In an understandable attempt to bypass all that annoying spam, emails that you want to receive get lost in the shuffle. Newsletter subscription requests are not being completed. Password reset and important notification emails (domain renewals, for example) are not acknowledged by the intended parties.
In some cases, these emails are blocked at the server level. In others, they end up in the junk/spam/trash folders to be deleted and not read.
What is an email whitelist?
You may have been on a website where they ask that you add a specific email address to your whitelist after you submit a request. This is to ensure that you know what address their response will come from so you can add it to your address book or contact list.
With all the spam making its way into our inboxes, ISPs and software companies target spam. There are criteria, formats, and red flags that they use that are indicative of junk mail.
These criteria can cause automatic blocking of IPs and addresses commonly used by spammers. These are called blacklists. These blacklists are then implemented to block emails within the network.
The red flags can cause emails with spammy criteria to be sent to your spam folder. That’s not to say there are times that emails are misidentified for no apparent reason to you. It does happen. That’s why you always want to review your spam/junk folders before clearing them out.
Whitelisting, Allowed and Approved Senders
Is there a difference? Not really. You may even see “safe senders” (iPhone). Other software/services call this list the “approved senders list” or “allowed senders” list.
So your “whitelist” is the list of email contacts you want to receive email from. In many cases, your whitelist is in the background, and addresses get added automatically to your whitelist when you add new contacts to your address book.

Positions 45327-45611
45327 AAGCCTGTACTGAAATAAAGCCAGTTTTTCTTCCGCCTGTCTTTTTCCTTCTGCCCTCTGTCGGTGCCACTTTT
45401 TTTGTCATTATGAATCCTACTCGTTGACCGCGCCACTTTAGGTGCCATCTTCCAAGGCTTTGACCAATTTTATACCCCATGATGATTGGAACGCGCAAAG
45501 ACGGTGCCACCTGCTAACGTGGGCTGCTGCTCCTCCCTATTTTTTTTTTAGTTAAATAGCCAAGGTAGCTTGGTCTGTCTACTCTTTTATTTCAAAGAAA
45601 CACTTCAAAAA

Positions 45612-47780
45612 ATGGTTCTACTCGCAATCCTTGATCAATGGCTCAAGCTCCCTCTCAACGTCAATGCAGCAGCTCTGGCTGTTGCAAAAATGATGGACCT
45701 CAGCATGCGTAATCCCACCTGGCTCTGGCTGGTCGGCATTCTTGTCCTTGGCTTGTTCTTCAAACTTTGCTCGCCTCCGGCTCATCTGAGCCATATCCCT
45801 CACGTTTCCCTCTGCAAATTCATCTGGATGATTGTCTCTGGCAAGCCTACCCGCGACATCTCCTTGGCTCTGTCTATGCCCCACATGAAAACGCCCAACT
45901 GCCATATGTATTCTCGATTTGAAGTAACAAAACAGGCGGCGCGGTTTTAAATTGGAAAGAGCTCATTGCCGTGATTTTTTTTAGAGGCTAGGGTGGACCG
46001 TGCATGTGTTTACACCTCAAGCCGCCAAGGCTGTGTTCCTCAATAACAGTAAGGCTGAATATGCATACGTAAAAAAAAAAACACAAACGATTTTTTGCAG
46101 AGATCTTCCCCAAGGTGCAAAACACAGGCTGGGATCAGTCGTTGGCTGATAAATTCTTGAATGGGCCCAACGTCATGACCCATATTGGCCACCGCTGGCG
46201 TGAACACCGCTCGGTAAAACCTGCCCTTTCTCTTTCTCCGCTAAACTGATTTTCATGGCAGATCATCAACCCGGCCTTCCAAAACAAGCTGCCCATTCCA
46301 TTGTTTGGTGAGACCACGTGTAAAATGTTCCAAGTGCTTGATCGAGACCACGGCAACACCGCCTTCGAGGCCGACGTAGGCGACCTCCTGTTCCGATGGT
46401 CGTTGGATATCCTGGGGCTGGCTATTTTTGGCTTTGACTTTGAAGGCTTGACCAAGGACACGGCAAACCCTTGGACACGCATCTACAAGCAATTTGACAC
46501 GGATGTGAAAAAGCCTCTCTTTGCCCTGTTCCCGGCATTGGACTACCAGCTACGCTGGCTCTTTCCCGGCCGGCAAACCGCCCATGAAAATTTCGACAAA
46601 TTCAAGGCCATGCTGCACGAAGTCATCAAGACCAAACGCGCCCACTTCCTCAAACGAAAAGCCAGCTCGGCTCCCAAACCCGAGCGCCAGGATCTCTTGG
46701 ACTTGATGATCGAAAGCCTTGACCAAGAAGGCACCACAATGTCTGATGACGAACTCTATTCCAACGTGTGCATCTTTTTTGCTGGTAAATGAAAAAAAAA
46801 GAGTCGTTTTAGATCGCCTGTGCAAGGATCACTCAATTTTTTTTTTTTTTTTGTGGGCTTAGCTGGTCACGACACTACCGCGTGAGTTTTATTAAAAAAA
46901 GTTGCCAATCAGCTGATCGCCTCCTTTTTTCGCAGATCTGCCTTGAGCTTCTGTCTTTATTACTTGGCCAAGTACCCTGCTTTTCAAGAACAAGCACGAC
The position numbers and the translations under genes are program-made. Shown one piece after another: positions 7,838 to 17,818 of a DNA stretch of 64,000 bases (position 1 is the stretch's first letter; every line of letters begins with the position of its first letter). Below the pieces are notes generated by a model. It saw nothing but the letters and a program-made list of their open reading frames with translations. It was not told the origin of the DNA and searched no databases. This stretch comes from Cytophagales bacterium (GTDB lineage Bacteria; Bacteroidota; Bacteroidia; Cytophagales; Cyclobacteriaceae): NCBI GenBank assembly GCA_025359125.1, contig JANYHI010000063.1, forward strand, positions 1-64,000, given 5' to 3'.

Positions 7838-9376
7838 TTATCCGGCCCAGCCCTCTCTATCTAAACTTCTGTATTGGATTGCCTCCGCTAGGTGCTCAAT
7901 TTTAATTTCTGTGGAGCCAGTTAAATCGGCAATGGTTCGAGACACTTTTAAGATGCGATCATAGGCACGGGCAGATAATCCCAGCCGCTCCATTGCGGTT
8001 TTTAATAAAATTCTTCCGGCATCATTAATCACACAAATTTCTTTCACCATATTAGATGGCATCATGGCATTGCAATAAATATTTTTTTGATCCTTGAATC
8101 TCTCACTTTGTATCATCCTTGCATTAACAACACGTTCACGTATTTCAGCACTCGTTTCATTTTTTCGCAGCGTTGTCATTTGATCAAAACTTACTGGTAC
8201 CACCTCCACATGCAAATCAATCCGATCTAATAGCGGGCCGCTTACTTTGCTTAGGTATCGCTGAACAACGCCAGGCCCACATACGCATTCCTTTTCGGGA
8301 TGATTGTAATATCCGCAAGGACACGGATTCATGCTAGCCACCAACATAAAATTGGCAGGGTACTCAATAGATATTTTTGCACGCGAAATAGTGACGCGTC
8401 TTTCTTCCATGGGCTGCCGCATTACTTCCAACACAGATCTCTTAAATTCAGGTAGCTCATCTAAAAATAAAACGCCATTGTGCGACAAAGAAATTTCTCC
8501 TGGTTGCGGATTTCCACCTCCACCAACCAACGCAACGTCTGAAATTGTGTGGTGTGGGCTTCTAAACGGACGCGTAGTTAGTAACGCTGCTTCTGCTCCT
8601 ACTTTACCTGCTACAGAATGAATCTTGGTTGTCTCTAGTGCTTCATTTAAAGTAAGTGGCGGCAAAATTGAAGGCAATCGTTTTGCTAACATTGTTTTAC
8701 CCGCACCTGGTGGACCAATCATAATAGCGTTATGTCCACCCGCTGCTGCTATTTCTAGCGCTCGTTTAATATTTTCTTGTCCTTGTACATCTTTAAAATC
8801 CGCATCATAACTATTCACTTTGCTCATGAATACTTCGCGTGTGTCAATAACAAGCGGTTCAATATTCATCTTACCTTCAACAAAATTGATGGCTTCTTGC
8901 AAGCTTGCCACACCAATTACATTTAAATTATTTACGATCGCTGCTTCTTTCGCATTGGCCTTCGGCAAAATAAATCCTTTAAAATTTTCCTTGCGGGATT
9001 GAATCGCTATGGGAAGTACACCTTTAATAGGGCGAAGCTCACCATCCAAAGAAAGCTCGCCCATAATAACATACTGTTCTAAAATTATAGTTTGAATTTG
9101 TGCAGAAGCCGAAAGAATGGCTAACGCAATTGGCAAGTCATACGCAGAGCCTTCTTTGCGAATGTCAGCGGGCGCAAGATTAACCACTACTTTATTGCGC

By adding addresses to your whitelist, you are clearing the way for those addresses and emails to hopefully not get misidentified as spam. Hopefully?
If those who are emailing you are doing spammy things, they risk being identified as junk. So it’s not a perfect system.
If you do not take this proactive action, you risk not receiving the response you are seeking based on your request. This includes not receiving order and shipping confirmations from e-commerce websites too.
When you sign up for a mailing list, place an order or contact a website, stop right then and there and add their email address to your whitelist. Most websites will have a note on the submission or thank you page noting what address to add to your whitelist. When you see a message like that, follow the instructions.
How to Setup Your Whitelist
Here are the basics for the most used services. In most cases, you can right-click on the email address to see options to add to your address book or designate as not spam.
You can also search your provider or software’s Help section for “whitelist.”
When You Initiate the Request
This is where Email Whitelist Etiquette comes in. If you initiate the request, it is your responsibility to promptly add the other side’s email address to your whitelist.
Before getting upset because you did not receive a response, check to see if the email was inadvertently deleted. Or sent to your Trash, Spam, or Junk folders. You will be surprised at the legitimate emails that land in these folders by mistake.
Did you discover emails in your spam or junk folders that shouldn’t be there? Stop and add their information to your whitelist/approved senders straight away.
All you can do is control what is in your control to control. That includes your whitelist.
TIP FOR WEBSITE OWNERS:
Make sure you create a response or thank you page that requests site visitors and subscribers to add the required email address to their whitelist. If onliners know the address to expect an email from, the chances are greater that they will add that address to their address book/whitelist for your email to get through.
By learning how to whitelist and getting in the habit of doing so with each new request or contact, the emails you want will have a better chance of landing in our inbox.